Skip to content

Latest Stories

Top Stories

Ask Joe: Building bridges with patience and compassion

Ask Joe: Building bridges with patience and compassion

Hi, Joe.

I appreciated your last post, where you gave the manager of a business advice on how to help their staff overcome the tensions caused by polarization. I like what you say, but I still think people are people and they are not going to change. What are your thoughts on this?


Hey, Realistic.

I think it’s great that you took the time to read my last post, think about it and then reach out to share your truth on the matter. What you did is exactly what we need more of! You listened to someone’s viewpoints, contemplated them, recognized where there was alignment in our facts and perspectives, and also clarified where there seemed to be differences. You then made the effort to share your truth. I appreciate that by writing to me and being curious, you are giving me the benefit of the doubt before you judge me, or even condemn me, if you don’t see it exactly the same way.

This is what will lead to new, inclusive solutions and deeper levels of bridge-building. This may sound obvious – in fact, it is. But in our hyper-sensitive, polarized, oppositional climate, we seem to forget it.

Sign up for The Fulcrum newsletter

I actually see it the same way you do, Realistic. The goal of my advice in my last post was to help the manager find a hopeful path towards team building in order to cut through the confusion of the animosity. The exercise I offered was simply a starting point to foster productivity and a more amicable work environment; not to require people to change. And that should be the primary focus when at work: It is your job to do your job; it is not your job to change people.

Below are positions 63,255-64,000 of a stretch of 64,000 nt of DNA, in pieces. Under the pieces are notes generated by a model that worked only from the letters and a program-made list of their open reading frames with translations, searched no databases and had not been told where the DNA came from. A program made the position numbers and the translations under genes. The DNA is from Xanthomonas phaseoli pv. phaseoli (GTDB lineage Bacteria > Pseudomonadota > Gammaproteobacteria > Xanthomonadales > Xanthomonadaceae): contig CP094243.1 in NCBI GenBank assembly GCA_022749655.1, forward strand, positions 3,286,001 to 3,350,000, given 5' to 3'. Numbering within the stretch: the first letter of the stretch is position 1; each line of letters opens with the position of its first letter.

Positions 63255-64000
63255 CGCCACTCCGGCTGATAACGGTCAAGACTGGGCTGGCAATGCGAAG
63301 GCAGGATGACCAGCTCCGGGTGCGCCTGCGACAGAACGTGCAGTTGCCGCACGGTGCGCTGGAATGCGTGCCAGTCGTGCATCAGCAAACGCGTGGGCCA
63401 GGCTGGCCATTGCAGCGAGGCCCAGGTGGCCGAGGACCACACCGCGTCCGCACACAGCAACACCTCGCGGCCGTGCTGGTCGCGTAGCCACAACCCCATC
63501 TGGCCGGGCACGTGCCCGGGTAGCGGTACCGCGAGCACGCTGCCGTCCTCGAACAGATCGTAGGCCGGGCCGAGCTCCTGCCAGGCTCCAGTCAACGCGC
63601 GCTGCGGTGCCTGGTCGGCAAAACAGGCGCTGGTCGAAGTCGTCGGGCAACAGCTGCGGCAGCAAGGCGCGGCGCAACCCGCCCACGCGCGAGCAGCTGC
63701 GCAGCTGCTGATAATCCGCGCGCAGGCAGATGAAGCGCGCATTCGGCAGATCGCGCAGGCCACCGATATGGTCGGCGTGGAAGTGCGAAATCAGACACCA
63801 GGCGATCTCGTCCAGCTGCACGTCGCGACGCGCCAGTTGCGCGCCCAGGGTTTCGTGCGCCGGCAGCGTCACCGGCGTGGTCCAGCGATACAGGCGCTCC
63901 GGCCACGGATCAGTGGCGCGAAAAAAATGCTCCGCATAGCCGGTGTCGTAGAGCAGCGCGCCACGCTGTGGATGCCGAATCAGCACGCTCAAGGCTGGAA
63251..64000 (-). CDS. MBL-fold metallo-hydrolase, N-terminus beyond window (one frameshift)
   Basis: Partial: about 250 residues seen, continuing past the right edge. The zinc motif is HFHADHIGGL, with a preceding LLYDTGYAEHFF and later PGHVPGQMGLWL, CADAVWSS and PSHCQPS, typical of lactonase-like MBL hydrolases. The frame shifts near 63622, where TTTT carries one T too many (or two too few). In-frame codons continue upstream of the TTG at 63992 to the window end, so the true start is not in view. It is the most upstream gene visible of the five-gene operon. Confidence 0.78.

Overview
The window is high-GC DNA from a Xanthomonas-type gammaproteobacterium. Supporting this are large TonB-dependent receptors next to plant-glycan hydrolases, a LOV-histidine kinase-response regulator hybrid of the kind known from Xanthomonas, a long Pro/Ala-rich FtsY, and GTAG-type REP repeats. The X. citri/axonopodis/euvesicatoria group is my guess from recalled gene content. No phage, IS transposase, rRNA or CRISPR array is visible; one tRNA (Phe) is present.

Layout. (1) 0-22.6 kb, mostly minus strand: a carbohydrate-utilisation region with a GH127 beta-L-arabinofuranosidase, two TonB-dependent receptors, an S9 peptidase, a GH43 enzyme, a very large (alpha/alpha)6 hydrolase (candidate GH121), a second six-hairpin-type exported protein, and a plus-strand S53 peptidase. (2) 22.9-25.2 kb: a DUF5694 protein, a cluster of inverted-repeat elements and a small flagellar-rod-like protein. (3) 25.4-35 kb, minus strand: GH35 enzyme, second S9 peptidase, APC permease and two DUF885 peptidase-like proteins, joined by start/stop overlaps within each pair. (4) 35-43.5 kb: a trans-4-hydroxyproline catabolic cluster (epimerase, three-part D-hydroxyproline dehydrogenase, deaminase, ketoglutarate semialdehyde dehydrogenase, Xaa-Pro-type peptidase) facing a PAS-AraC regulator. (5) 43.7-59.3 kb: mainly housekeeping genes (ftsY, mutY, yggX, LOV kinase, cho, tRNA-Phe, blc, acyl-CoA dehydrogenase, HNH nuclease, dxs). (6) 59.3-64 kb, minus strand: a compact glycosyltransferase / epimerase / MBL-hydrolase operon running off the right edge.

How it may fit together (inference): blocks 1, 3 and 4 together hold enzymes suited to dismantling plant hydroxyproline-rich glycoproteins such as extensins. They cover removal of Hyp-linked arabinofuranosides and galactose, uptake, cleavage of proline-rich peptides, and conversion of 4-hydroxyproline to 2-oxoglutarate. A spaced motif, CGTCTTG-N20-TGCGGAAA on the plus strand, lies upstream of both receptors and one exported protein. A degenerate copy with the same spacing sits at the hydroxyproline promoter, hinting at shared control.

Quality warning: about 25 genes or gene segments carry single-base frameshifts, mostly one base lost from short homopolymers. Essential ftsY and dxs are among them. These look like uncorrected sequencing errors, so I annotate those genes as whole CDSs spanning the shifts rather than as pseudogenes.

Actually, not only at work, but with family members, friends or anyone who holds different views – it is not your job to change them. However, I do think it is possible with compassion and curiosity to appeal to the hearts of others and, through the messy conversations, find ways where both of you transform some of your viewpoints and find common ground.

Here’s how I see it: People don’t change; they transform. And what transforms are someone’s viewpoints, habits and patterns. A person is not their viewpoints, habits and pattern; they have viewpoints, habits and patterns. Asking someone to transform what they have is far easier than asking them to transform who they are. Expecting someone to change rarely leads to new solutions or outcomes; supporting someone to transform on their own time and in their own way does.